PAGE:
Pete Bartlett, CEO, Bahrain Petroleum Company (Bapco): Interview

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Pete Bartlett, CEO, Bahrain Petroleum Company (Bapco)

Interview: Pete Bartlett

To what extent can ongoing investment in hydrocarbons go hand in hand with renewable and alternative energy development? Is Bapco able to leverage relationships with other players in order to achieve its sustainability goals?

PETE BARTLETT: Our leaders understand the importance of building a more diverse and resilient economy. Oil and gas investment in Bahrain will continue to be very important, and the revenues generated will contribute to expanding the energy alternatives available within the kingdom.

This will take some time, of course, but we see developing all of Bahrain’s energy potential as important and will support those initiatives that make the most sense for the country. We estimate that Bapco has invested more than $400m in various environment-related projects, including our recent solar energy pilot in a venture with the US-based Petra Solar. We installed a number of solar power facilities in Awali and at the Sitra Refinery in collaboration with the University of Bahrain.

We will continue to work with our shareholders, NOGA Holding and other parties to explore similar opportunities in renewable energy.

How is Bapco’s role evolving within the context of the wider Bahrain economy? What is being done to ensure that Bapco can maintain its central position, and in what ways is the company working to modernise operations?

BARTLETT: I anticipate that Bapco will continue to play a central role in assisting Bahrain to get the most out of its oil and gas endowment. We continue to build on the legacy of the kingdom’s 80-plus years of history in the oil and gas sector. As a mature industry, our challenges continue to shift towards maximising the remaining benefits to society in a manner that protects the safety of our employees, contractors and the community at large. We are currently undertaking the Bapco Modernisation Programme (BMP). Our efforts under this initiative are progressing and come on the back of the decade-long $1.2bn strategic investment programme, under which we began to bring our products in line with global specifications, added facilities that gave us exposure to markets we wanted access to, such as our joint venture investment in base oils with Neste Oil, and made investments in reducing the environmental impact of our operations.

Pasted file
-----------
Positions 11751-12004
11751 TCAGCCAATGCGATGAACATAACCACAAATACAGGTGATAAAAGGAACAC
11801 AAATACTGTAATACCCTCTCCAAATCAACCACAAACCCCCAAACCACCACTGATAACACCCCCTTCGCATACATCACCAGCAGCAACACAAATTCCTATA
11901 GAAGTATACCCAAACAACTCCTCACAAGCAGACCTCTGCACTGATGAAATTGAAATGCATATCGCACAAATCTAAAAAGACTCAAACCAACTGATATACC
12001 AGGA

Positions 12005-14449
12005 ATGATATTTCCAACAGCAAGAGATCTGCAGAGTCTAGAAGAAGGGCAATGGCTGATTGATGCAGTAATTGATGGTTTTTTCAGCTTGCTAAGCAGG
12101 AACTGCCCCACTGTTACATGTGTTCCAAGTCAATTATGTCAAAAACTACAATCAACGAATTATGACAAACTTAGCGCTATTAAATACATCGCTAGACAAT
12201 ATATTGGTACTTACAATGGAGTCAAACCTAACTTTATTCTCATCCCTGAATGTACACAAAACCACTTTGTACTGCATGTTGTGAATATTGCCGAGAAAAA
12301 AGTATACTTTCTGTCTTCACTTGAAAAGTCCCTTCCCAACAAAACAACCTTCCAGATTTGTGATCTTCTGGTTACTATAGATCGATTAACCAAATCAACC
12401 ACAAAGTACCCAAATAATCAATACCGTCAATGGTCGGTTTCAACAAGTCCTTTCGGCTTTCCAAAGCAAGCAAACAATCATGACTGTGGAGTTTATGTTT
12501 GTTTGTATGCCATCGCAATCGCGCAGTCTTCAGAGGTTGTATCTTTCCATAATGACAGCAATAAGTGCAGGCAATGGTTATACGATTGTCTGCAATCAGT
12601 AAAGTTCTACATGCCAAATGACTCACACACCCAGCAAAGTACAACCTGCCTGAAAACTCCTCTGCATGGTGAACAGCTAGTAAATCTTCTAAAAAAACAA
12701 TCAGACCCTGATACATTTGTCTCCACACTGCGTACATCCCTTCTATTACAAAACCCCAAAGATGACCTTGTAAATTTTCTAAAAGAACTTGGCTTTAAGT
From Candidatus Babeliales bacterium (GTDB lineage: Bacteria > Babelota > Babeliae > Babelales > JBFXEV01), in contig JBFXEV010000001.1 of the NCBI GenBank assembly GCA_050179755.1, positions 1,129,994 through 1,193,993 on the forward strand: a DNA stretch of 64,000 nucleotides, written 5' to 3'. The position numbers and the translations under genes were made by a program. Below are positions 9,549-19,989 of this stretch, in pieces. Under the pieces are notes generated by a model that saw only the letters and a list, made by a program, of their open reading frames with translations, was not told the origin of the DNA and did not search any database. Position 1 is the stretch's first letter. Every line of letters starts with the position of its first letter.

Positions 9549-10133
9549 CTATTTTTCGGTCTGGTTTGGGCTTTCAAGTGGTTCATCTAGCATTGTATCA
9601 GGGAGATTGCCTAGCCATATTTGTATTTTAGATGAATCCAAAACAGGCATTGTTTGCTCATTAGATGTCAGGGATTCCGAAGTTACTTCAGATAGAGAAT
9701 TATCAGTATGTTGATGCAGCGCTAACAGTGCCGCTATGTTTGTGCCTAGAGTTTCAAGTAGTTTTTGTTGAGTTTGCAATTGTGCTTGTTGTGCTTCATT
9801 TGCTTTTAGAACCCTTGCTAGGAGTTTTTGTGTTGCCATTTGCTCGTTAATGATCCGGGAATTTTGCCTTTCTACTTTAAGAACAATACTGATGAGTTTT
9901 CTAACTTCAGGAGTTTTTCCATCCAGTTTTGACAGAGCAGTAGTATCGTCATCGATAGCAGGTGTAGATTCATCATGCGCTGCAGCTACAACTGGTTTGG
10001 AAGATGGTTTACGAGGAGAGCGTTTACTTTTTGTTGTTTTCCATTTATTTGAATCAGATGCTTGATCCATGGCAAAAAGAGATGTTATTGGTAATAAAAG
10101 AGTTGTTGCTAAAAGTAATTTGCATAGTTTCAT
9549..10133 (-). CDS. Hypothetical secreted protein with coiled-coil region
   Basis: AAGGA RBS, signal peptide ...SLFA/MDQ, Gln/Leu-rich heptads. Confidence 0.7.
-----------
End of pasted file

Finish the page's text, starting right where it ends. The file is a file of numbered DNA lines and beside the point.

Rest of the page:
Our wastewater treatment plant might be the best example, with a capacity to treat 19,200 cu metres per day, protecting Bahrain’s environment and allowing us to be a responsible player in the kingdom’s industry. In upcoming years, the BMP will see us add some refining capacity, increase the yield of more valuable products, make important improvements in cost and further mitigate the facility’s environmental impact. We are using a combination of project and equity financing options to fund the investment.

What threats to the market have been identified, and how is Bapco planning to address these? What opportunities exist for Bapco to make acquisitions and strategic alliances outside of its traditional markets?

BARTLETT: Bapco is fully aware of the short- to medium-range anticipated threats to the market, namely product oversupply, low economic growth and increased competition from huge investments in refining, within the MENA region in particular, among other things. Hence, Bapco has developed pre- and post-modernisation project strategies to mitigate the impact of these issues.

Bapco is exploring collaboration with strategically aligned parties to deliver our products to both traditional and non-traditional markets. We have also begun selling to end-users as well as to traders.

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